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A Reinfection Rates Update

By January 19, 2023Commentary

Dave has been very persistent in trying to get DOH to give him missing data that would help give a better picture of what the epidemic actually looked like.  Couple of interesting observations.  I am not sure why the proportion of reinfections would have dipped in the fall of 2021 and then risen again.  It could be related to early home testing use, followed by Omicron which just created so many infections that even the official tests caught a lot of reinfections.  At over 25% of all cases now, reinfections are still far lower than the proportion of breakthrough cases, even though the proportion of the population infected is likely as high as that vaxed.  This suggests that a prior infection may be more protective than the vax.

But, and it is a big but, we do not know the overlap between reinfections and breakthroughs.  Breakthroughs are currently over 70% of cases and reinfections over 25%, so there is a very slim possibility that there is no overlap. The maximum overlap would be 25% if every reinfection was also a breakthrough.   DOH has the data and so far won’t share, but Dave isn’t giving up.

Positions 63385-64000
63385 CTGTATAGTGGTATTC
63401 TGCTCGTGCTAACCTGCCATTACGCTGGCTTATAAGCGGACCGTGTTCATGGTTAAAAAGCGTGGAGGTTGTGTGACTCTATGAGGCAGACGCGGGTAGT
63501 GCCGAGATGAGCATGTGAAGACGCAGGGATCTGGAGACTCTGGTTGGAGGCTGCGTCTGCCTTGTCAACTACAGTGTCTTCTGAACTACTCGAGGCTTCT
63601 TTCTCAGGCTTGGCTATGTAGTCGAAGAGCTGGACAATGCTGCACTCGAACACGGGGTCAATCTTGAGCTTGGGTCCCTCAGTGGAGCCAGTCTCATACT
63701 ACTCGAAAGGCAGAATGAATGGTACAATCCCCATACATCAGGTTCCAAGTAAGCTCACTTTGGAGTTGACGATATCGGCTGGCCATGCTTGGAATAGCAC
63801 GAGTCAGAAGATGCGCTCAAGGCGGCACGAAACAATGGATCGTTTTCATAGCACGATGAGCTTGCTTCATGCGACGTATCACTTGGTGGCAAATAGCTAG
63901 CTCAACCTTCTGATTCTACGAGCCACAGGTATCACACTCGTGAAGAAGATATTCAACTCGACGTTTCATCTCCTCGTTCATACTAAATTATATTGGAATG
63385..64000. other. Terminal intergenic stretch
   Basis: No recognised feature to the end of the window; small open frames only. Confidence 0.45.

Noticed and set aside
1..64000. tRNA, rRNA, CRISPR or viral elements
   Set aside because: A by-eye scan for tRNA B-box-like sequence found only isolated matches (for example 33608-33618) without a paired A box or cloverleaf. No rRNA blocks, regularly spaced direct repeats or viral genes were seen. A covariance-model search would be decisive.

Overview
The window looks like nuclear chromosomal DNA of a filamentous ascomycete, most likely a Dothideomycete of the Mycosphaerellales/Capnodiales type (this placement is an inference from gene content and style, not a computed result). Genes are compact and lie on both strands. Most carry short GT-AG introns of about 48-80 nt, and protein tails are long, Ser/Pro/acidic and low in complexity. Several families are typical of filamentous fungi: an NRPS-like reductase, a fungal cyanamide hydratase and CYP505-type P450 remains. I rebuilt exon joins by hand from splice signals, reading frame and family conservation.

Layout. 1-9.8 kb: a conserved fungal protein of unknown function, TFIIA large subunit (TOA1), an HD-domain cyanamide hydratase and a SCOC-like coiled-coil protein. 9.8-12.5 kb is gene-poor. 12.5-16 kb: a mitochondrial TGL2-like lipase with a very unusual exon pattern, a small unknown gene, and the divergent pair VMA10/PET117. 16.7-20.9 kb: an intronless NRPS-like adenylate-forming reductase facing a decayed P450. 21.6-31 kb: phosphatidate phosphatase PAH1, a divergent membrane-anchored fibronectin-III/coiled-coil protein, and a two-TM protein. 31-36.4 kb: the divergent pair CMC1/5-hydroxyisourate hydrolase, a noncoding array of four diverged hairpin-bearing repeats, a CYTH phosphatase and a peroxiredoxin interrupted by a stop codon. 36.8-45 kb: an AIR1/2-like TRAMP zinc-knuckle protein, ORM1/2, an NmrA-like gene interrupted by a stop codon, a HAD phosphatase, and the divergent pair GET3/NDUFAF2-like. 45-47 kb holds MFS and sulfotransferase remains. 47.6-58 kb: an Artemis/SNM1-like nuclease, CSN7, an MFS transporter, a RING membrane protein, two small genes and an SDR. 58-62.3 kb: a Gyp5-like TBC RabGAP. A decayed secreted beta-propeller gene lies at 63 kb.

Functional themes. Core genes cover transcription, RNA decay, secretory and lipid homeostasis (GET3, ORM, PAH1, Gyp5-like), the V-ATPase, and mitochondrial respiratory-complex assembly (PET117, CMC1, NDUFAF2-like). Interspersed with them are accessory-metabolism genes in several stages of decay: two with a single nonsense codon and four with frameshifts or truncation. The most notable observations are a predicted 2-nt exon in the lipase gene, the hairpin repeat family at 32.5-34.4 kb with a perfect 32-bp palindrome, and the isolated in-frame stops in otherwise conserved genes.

On an age basis, interesting that infants’ breakthrough proportion of cases has stabilized and even fallen recently.  Could be due to better immune response to coronaviruses in general, which appears to occur in children.  And it is worth noting that the 65 and over group also has shown a lower reinfection proportion and trend, and it is the most vaxed and boosted age group.

As with all cases, hospitalization as a result of reinfections is most common in the 65 and over group.  In the charts since the Omicron wave, you will see an initial high hospitalization rate which declined in the 65 and over age group.  Could be Omicron reinfections, which were less severe, could be boosters, could be continued evolution toward less virulent strains.

Dave’s notes:

  1. The Minnesota Department of Health (MDH) stopped publishing reinfection data on 6/30/2022. Since then, we have been able to occasionally obtain reinfection data from them by filing Minnesota Government Data Practices Act requests. Most recently we received reinfection data on 1/12/2023, which consisted of a list of all reinfection cases, specimen collection date, age, and Yes/No flags for hospitalization and death. This data file had cases through 1/3/2023, although the more recent dates are likely to be incomplete.